"Old age comes on suddenly, and not gradually as is thought." Emily Dickinson
I found several news stories about how Florida Hospital Oceanside had been successfully using iPads with an aphasic stroke patient.
Unfortunately, that application allowed the patient to touch an icon and a synthesized voice would communicate simple messages. That's not what George needed, so I started searching the internet and the Apple App Store for more ideas.
I found another story on MSNBC about two Australian neuroscientists, Stuart Smith and Penelope McNulty of Neuroscience Research Australia, who had been using iPad, Kinect, and Wii games to make physical exercises less boring for stroke patients. Smith found that Fruit Ninja on the iPad was especially useful for improving fine motor control in patients. Searching the App Store turned up several applications that were developed for aphasic patients so they could tap an icon to have a voice speak for them. Best of all, I found an app that had videos demonstrating all the mouth and tongue exercises that would help improve George's throat paralysis, swallowing (so he could have his beloved coffee again!), and speech.
From an engaging story about a stroke and use of an iPad in rehab and recovery. I wish I had been able to use an iPad for mouth exercises as suggested here remembering the exercises and how to do them was an obstacle. I bet iPad would have been better than the static instructions I used; it could have used animations or video to demonstrate the proper technique. I'm using iPad to time exercise routines and sometimes as a reminder to take medications. I can see that it could be useful in setting reminders just to do exercises periodically.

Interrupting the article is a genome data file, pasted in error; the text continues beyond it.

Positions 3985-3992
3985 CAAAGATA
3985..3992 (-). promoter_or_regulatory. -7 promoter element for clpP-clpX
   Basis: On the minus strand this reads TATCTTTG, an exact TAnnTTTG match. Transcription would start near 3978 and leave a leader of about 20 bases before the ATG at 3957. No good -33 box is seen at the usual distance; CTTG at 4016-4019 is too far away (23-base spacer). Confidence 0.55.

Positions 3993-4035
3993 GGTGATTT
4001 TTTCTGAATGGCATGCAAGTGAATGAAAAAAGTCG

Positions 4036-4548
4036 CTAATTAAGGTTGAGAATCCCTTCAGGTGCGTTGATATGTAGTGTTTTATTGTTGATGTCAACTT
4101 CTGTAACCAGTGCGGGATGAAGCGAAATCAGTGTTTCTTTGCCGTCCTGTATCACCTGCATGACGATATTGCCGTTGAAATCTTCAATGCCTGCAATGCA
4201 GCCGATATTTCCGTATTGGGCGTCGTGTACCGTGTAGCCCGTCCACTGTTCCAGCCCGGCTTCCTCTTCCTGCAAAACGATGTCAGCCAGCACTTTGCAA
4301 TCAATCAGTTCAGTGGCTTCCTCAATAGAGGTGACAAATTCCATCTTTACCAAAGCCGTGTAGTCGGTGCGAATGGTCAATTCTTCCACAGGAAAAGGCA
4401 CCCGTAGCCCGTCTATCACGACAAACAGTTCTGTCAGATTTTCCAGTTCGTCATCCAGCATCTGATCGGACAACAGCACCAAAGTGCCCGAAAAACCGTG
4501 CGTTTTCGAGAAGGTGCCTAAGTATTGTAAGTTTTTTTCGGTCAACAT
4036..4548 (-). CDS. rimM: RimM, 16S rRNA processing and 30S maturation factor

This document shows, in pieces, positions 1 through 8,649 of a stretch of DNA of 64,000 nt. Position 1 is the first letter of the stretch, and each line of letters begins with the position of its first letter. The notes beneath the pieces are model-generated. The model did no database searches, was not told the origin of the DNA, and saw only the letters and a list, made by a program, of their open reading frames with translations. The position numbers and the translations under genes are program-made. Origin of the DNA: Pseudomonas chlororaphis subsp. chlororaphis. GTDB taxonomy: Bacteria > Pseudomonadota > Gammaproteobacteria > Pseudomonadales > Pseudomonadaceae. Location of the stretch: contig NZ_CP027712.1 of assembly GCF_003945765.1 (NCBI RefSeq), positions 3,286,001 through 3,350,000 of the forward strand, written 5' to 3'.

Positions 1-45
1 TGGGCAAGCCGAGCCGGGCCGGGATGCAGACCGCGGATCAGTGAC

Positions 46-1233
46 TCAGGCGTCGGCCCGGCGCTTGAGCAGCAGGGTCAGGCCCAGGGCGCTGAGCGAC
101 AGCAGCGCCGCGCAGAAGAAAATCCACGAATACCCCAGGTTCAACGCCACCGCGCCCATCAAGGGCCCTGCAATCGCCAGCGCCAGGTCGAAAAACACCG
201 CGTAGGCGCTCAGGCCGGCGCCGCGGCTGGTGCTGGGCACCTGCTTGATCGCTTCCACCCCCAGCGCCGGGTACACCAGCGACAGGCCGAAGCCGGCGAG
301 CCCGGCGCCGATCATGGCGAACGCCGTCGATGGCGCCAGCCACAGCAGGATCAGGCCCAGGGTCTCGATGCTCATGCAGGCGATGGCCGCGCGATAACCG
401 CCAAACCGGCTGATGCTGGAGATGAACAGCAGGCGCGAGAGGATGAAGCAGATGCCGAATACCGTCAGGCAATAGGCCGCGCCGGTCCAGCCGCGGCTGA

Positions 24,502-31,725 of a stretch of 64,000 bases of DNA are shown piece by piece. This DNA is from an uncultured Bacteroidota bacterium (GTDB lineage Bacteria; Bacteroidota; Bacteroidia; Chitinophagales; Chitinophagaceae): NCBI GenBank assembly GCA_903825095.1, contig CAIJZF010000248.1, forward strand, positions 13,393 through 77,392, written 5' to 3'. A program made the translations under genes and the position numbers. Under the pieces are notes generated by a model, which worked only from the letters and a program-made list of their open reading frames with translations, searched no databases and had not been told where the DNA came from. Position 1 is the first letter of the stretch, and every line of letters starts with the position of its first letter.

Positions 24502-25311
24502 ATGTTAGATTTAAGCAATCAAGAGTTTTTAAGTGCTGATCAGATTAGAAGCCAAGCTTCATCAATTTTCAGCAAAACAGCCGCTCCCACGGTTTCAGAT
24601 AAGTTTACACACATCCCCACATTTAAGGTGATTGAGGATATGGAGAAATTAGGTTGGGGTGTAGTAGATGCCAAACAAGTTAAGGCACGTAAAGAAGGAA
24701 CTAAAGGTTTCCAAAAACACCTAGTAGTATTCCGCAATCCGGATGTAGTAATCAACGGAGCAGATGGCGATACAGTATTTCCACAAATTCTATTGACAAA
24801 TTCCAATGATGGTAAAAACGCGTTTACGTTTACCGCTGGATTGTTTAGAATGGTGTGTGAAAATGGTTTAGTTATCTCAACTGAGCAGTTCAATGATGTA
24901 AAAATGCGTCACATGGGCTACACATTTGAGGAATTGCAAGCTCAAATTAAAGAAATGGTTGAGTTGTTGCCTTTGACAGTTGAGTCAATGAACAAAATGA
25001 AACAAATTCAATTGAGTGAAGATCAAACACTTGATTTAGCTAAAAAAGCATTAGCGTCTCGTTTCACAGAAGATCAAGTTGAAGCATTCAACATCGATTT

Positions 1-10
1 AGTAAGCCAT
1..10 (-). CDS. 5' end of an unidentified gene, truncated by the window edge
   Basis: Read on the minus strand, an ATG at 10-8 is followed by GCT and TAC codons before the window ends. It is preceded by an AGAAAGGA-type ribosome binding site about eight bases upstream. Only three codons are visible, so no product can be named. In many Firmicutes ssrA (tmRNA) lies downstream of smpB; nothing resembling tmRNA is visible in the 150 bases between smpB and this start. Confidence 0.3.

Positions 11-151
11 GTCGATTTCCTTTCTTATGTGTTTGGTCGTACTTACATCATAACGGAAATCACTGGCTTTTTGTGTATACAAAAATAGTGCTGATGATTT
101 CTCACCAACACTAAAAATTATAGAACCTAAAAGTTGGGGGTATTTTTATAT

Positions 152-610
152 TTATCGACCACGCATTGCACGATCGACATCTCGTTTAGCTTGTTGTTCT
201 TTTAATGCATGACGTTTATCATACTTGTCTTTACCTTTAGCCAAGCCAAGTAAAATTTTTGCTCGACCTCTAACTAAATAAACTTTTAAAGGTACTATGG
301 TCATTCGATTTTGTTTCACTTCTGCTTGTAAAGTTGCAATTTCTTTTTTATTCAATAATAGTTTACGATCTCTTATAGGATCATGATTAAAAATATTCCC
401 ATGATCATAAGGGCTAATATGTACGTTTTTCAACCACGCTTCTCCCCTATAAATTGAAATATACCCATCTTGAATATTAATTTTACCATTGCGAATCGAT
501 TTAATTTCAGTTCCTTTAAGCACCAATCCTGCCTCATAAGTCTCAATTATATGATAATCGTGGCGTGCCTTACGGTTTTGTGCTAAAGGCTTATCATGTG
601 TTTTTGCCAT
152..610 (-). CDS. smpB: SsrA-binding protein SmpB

I didn't start playing games until later in my recovery, but I watched a lot of Jeopardy as soon as I could and heartily recommend games for anyone working on rebuilding cognitive skills. I bet iPad can be really useful in recovering motor skills as suggested here.